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Posted by on Jan 11, 2017 in Faith | 0 comments

Deliver us from the nowhere, Father

Deliver us from the nowhere, Father

It was for this reason that he (Brother Lawrence) carefully avoided answering those curious questions that lead nowhere and that serve only to burden the spirit and dry up the heart.”

In 2016, the Lord looked down upon me in grace; and I worship Him. As I look back, I am filled with inexplicable joy at how much He has guided my life and taught me so many things. My love to serve and desire to form deep and meaningful relationships with everyone I come in contact with is as if He has continued to rewrite and mature my DNA. My desire to worship and grow in Scripture has never been more evident than now. The Lord has lit a spark in my very being to soak up and bask in His majesty all the time.

The new year is always accompanied by great expectations. What we want, when we want it, how it is to be served to us, and how much it will be to our benefit. One of the greatest lessons I have learned this year, is profoundly exemplified in a book that my brother in Christ, Karl, gave me called The Practice of the Presence of God by Brother Lawrence.

At its core, the practice of the presence of God is a simple and yet paramount-soulful exercise of never leaving the presence of the Almighty. Although I didn’t agree with everything in the book, there were several documented experiences too real to ignore.

Practicing the presence of God is the continual conversation and awareness of the Lord. When you first wake up, enter with Him in prayer. When getting dressed and brushing your teeth, walking down the hall to your front door to leave for work, commune with the Eternal One. Planning out your day, working on your computer, walking to the kitchen/ break area for a cup of coffee, delight in His divine glory. His design is perfect and vast. His love overflowing. Open the safeguards of your soul, and let Him reign. He is not temporary and limited to our acknowledgements. He doesn’t toss in and about, then diminish like a breeze over a field of grass. He is not passing but pressing. Step into His love that is always and has always been around you, even before you were crafted by Him for purpose.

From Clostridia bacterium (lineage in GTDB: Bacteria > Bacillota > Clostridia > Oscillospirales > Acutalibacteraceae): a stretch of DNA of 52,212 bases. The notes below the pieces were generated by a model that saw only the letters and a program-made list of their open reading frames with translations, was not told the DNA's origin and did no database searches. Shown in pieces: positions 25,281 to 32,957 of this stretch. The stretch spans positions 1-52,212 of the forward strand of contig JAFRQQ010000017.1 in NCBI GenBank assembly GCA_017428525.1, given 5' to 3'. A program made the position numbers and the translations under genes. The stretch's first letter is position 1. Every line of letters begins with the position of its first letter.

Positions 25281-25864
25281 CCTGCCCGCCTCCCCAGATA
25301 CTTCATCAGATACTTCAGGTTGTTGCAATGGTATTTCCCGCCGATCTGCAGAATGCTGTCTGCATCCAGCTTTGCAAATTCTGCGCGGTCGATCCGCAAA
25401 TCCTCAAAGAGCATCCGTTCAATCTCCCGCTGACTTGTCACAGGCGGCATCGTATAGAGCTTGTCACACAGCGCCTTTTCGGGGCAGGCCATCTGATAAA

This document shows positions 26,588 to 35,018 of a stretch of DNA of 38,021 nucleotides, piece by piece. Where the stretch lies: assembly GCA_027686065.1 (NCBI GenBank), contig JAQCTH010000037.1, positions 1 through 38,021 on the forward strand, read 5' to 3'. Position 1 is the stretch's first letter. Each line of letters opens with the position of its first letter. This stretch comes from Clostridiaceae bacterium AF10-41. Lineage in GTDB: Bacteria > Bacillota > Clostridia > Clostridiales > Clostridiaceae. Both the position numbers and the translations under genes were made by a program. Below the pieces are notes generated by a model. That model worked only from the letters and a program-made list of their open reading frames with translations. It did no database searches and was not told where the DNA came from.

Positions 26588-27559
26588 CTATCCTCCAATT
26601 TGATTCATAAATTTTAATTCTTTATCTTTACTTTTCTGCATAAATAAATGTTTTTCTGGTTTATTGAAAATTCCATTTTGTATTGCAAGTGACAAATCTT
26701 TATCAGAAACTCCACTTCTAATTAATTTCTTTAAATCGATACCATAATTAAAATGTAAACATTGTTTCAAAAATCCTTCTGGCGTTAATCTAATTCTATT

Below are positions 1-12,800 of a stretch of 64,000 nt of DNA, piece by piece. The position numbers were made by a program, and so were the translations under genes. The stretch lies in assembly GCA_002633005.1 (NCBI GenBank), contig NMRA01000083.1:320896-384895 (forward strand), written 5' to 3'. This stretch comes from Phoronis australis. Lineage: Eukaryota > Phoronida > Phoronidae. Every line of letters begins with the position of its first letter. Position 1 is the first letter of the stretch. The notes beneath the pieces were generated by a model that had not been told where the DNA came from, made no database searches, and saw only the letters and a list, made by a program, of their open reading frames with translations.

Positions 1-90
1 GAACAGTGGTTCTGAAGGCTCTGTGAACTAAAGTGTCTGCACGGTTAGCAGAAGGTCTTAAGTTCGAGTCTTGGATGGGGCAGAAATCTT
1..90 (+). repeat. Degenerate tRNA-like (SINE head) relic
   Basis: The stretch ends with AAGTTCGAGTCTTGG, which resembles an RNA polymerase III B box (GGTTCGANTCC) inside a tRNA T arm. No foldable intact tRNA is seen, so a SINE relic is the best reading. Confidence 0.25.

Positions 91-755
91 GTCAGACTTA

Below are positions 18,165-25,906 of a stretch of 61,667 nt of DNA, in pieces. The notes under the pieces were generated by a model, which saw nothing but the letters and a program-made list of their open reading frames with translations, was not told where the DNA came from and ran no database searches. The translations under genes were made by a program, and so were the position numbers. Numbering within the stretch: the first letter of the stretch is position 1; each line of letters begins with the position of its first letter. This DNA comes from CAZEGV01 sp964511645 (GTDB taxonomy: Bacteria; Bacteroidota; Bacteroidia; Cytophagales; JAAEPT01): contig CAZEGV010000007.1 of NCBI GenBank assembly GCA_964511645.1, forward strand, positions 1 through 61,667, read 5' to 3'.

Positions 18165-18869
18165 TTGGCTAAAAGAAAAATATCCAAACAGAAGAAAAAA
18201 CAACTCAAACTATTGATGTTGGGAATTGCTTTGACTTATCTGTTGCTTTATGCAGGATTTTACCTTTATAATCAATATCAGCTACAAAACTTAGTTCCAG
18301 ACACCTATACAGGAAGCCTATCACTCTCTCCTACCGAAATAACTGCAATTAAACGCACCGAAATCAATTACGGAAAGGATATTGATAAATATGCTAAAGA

In Brother Lawrence’s series of letters exchanged to one of his fellow brothers in Christ, he speaks of the snares and pitfalls of the enemy. One in particular stuck out to me, “…the curious questions that lead to nowhere…”

            “If God is all-knowing, why did he allow sin to enter?”

            “Why does God harden hearts?”

            “Does the elect negate free-will?”

            “Why did God bless others to be wealthy, only to glorify themselves?”

            “Why does He take life?”

Brother Lawrence labels these types of “curious questions” as having no value. Now, we are human. The Lord has designed us with wonder and curiosity. We want to know more about our Everlasting Creator. Such a desire is natural and worshipful. But two things you must understand:

  1. The answers, or lack thereof, has no bearing on who God is in your life. Security of the believer is not affected by whether these questions are answered or not.
  2. It is adultery to be completely consumed by the need for truth in these answers.

This is what Brother Lawrence speaks of and the point I urge you to consider. If curiosity evolves into focus, if you for one second slip into a mindset that you must know the answers, if you step away from the presence of God in order to satisfy an itch you can’t scratch, you are declaring that the One Who Sees is not enough – that His sacrifice and grace of purification is saddled on convenience. You are embracing a concept of understanding, over the God Who Is. You are nowhere.

We are all guilty of this act of sin, in one form or another. Let 2017 be a year of love and worship. Of acknowledging who God is and not be distracted by the nowhere. I pray you continue to hunger for Him.

About The Author

Aaron Hanzel
Aaron Hanzel

Aaron was born and raised in the Houston area. At the age of 12 he moved overseas with his family to Kyrgyzstan, where they served as missionaries from 2000-2005. Currently, he lives in Oklahoma City and has an associate's degree in fine arts with a focus in journalism.

Aaron Hanzel has blogged 21 posts at wordslingersok.com

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